That organised we climb back on the bikes and continue on. We drive about 10 km out of Kep to visit a couple of pepper farms. Luckily the highway that we had come in on yesterday in the bus was not so busy with traffic and it was only 3km before we had to turn up and ride 4km along a dirt road.

Of course this area is world famous for Kampot pepper farming. We stop at an organic farm and are given a quick 10 tour and told about the 3 kinds of pepper they produce here. Black, red & white. All from the same pepper plant just processed in different ways to get the different colours and strengths. All the pepper is picked by hand when the little corns are a mixture of green and red. The two colours are separated (by hand) and the green peppercorns are boiled for 3 minutes and then are left in the sun to dry for one week, turning them black and a little shrivelled looking. The red ones are boiled for 5 minutes, then dried for 1 week - they maintain their red colour. To get the white pepper corns they boil the red pepper corns for 10 minutes and then the red is rubbed off, leaving white corns to dry for 1 week. We had intentions of purchasing some of the pepper but it seemed to be very expensive at $40 a kilo. We will have a look around in the markets to see if we can get a smaller amount.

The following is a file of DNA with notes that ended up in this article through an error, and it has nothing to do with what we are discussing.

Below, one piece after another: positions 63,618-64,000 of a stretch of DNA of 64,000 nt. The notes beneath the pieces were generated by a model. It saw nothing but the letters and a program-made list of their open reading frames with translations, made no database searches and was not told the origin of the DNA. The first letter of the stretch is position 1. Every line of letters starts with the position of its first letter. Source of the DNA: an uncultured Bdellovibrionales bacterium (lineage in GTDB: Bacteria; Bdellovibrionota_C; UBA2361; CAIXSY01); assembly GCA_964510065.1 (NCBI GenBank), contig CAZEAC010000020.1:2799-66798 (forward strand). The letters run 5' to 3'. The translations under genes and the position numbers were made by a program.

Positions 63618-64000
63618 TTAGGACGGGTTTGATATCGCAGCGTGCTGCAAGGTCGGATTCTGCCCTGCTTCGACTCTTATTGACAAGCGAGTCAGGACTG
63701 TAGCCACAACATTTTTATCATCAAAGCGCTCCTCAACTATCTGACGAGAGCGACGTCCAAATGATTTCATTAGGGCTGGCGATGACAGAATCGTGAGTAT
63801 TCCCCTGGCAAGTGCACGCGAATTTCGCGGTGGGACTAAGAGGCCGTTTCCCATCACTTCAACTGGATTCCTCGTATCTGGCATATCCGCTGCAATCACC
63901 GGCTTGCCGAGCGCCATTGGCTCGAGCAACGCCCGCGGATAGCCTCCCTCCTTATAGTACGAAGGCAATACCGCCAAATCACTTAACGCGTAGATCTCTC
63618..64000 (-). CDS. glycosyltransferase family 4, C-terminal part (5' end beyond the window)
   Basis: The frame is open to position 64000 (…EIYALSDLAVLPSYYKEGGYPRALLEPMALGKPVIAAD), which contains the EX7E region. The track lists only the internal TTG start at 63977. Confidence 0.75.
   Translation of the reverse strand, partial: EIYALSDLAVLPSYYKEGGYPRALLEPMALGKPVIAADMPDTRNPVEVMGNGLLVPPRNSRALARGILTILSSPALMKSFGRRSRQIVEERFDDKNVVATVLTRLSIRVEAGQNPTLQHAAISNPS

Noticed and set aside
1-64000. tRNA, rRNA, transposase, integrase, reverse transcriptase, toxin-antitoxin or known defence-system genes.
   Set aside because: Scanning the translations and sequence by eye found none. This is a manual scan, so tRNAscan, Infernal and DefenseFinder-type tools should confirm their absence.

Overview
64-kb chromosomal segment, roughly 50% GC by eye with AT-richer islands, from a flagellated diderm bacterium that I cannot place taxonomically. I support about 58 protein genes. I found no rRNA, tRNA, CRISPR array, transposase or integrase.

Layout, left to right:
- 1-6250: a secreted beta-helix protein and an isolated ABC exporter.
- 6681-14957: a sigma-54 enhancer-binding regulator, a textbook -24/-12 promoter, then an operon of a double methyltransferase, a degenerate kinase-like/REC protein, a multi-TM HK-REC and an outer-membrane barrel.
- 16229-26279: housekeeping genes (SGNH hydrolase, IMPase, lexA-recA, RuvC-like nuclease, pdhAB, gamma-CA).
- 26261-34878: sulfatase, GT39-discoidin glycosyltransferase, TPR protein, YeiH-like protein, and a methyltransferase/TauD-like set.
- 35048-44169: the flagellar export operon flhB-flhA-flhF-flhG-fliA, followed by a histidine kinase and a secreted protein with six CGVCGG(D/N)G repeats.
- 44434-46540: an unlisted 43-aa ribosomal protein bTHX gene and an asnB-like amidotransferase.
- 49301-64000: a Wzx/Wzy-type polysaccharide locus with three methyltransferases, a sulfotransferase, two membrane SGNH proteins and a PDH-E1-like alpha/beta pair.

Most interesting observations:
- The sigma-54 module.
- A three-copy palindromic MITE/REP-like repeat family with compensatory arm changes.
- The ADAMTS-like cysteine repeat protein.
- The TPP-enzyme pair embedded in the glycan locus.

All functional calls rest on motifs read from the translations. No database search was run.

Racing down to the water front just before 6pm to watch the sunset while enjoying a beer, we still managed to miss it. Reason being the last half hour of the sunset is lost in the clouds on the horizon. I recall the same happening last time we were on the coast of Cambodia. Never really saw the sun sink into the water back then either. Since we were down there anyway we decided to have the drink and found a nice little restaurant that was serving happy hour cocktails for US$2 - had us in straight away. This is really turning into a cocktail hour tour!!, but what the hell.

We had a drink and decided the food on the menu looked ok so we ordered food and another cocktail and thoroughly enjoyed both. I had prawns cooked in green pepper - fitting after the day we had and Lyn had the same with squid, Robyn the same with chicken. These meals were very tasty may be the most expensive we have had at US$7 each, Dolly had battered prawns at US$5.

Feeling happy we rode the bikes back up to Kep Lodge where unfortunately we missed their happy hour and also could not book any rooms there for when we come back from Rabbit Island on Sunday, as they were too expensive for us. We will try to get rooms at our current hotel N4 for when we get back.